A director is forced to work with his ex-wife, who left him for the boss of the studio bankrolling his new film. But the night before the first day of shooting, he develops a case of psychosomatic blindness.
Suffering from writer's block and eagerly awaiting his writing award, Harry Block remembers events from his past and scenes from his best-selling books as characters, real and fictional, come back to haunt him.
Jerry Falk and David Dobel, who meet at a business meeting, become fast friends. Their commonality is that they are both fledgling New York based comedy writers, largely writing material for stand-ups, are Jewish (although David is an atheist), and are each of bundle of different neuroses. Their big difference is that Jerry is twenty-one, while David is sixty, with forty more years worth of life experience, knowledge and neuroses. While Jerry writes full time - he also working on a novel - David has kept his day job as a public school teacher just in case. In their relationship, David becomes somewhat of Jerry's mentor, providing advice on Jerry's life issues, most which revolve around the fact that Jerry is a product of inertia, he having trouble leaving anyone. That's why Jerry's still with the one and only manager he's ever had, Harvey Wexler. Jerry not only being Harvey's only client (which is a testament to his effectiveness in the job), Harvey also has a 25% take as stipulated ...Written by
On the wall of the apartment that Jerry and Amanda share there is a collection of photos. One of them is of Vincent Gallo. See more »
Jerry Falk refers to a baked cannoli when in fact cannoli shells are deep fried not baked. Perhaps, Woody Allen was thinking of cannelloni. See more »
You know, there's great wisdom in jokes, Falk, really. There's an old joke about a prizefighter who's in the ring, and he's getting killed, he's getting his brains beat out; and his mother's in the audience, and she's watching him getting beaten up in the ring, and there's a priest next to her, and she says 'Father, father, pray for him, pray for him!' The priest says 'I will pray for him, but if he could punch it would help!' There's more insight in that joke, into what I call the...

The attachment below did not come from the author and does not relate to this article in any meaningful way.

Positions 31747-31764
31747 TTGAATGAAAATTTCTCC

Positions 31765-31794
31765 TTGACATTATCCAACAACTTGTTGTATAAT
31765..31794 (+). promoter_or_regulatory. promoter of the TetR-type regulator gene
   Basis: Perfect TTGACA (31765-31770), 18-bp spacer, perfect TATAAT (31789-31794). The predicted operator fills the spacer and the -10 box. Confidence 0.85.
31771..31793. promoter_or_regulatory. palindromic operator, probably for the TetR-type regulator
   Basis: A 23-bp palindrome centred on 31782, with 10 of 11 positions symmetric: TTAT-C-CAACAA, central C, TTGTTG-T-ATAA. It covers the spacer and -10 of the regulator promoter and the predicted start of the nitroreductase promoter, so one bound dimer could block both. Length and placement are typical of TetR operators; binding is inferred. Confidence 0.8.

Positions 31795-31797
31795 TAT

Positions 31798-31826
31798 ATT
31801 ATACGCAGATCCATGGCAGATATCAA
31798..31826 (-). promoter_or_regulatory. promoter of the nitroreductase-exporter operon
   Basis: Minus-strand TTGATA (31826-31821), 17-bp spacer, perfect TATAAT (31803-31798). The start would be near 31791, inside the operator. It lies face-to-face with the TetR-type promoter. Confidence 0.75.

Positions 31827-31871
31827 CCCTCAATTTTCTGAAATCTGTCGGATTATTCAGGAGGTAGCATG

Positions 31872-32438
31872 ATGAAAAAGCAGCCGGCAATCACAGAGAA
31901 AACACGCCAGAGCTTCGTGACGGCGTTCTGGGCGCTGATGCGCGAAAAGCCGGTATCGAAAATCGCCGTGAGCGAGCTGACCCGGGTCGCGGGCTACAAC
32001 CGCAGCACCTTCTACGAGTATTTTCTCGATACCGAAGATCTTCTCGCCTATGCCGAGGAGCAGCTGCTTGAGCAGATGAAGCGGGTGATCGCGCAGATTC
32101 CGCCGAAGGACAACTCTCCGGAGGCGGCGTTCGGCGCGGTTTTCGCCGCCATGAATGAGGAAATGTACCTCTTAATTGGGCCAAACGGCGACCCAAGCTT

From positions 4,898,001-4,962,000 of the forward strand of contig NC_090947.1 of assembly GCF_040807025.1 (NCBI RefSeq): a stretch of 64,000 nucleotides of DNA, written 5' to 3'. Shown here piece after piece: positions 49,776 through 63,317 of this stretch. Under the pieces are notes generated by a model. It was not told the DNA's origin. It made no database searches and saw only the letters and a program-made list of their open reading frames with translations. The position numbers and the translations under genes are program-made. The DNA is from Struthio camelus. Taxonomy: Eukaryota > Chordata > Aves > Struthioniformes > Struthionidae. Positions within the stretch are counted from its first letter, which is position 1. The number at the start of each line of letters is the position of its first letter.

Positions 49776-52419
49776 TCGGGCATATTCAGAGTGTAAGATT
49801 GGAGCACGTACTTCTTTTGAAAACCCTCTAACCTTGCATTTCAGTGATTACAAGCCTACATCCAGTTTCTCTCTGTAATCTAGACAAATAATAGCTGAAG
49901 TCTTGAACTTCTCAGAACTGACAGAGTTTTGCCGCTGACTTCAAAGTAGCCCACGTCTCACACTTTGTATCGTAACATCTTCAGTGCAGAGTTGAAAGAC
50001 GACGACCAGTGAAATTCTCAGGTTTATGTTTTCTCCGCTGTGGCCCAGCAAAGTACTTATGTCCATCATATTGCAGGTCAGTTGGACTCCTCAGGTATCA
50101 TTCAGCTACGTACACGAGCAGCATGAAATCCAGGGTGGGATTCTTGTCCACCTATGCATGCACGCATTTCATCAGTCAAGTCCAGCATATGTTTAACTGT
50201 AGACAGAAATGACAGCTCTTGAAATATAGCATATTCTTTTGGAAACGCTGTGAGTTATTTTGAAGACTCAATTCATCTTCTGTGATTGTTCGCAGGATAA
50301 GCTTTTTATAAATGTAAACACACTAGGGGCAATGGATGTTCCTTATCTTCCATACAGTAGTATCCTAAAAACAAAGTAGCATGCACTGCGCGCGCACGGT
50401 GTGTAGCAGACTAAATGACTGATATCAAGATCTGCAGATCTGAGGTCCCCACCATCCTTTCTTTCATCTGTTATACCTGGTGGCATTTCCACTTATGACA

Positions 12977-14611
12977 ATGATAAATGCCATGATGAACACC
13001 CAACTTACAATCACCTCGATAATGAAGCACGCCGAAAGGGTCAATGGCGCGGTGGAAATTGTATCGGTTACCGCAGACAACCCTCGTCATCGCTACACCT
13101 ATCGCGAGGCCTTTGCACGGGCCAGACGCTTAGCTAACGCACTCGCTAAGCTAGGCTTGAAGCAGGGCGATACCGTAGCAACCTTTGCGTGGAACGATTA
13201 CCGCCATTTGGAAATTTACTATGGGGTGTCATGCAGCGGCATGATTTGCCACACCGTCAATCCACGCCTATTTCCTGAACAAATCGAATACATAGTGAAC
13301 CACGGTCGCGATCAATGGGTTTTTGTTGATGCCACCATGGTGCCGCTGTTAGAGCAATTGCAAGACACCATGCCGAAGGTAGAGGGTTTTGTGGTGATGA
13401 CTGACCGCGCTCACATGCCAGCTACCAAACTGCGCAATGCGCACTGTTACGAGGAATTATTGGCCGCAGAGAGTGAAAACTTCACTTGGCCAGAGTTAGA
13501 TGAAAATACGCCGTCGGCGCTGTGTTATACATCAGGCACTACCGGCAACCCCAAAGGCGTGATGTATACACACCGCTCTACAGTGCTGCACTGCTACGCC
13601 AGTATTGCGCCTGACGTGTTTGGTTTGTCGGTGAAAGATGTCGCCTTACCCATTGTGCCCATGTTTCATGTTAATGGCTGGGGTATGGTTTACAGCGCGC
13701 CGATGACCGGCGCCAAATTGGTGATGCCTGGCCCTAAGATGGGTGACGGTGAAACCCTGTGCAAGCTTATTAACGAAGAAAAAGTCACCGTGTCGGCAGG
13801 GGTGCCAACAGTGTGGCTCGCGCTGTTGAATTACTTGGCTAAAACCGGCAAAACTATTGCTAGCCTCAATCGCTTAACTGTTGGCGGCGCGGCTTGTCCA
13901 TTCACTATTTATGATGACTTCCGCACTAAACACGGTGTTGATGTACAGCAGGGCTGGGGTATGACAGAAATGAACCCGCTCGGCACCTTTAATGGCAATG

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Yes, I admit to being a Woody Allen fan. Yes, I agree that his movies are uneven and have not all been up to the great standards of Annie Hall or Hannah. So I saw this on video, since it slipped out of the theaters quickly. And having read the IMDB reviews, I was prepared for the worse. The good news is that Mr Allen has recovered from whatever it was that was interfering with his muse. The picture is a classic Woody Allen film: fine acting, wonderful lines and gags, an ongoing psychoanalytical situation, dysfunctional relationships, funny situations, and Woody himself in a suitable role as a crazy guy, but the only "sane" one in the film. I would also add that the scenes of New York, including Manhattan and Brooklyn, were breathtakingly beautiful.
Critics now seem to enjoy dissing Woody, whatever his output. Maybe that's the price of a long, fruitful career. Ignore them and enjoy his films. Long may he present his gifts to us.
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